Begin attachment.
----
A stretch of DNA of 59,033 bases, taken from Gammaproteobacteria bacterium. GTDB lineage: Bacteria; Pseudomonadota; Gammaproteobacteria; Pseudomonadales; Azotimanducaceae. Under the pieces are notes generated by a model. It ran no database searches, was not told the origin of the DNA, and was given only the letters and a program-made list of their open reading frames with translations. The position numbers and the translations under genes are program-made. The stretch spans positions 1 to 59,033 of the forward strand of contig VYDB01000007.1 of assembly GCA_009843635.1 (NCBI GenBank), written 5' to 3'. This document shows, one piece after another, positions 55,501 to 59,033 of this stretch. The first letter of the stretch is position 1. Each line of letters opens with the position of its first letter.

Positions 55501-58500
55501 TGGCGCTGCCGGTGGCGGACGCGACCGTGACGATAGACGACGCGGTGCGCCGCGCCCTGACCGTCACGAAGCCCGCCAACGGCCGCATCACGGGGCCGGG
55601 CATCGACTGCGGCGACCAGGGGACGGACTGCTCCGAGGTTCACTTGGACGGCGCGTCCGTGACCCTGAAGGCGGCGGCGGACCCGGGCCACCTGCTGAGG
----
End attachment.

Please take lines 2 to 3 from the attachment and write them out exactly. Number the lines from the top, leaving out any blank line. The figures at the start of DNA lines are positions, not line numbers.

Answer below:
Positions 55501-58500
55501 TGGCGCTGCCGGTGGCGGACGCGACCGTGACGATAGACGACGCGGTGCGCCGCGCCCTGACCGTCACGAAGCCCGCCAACGGCCGCATCACGGGGCCGGG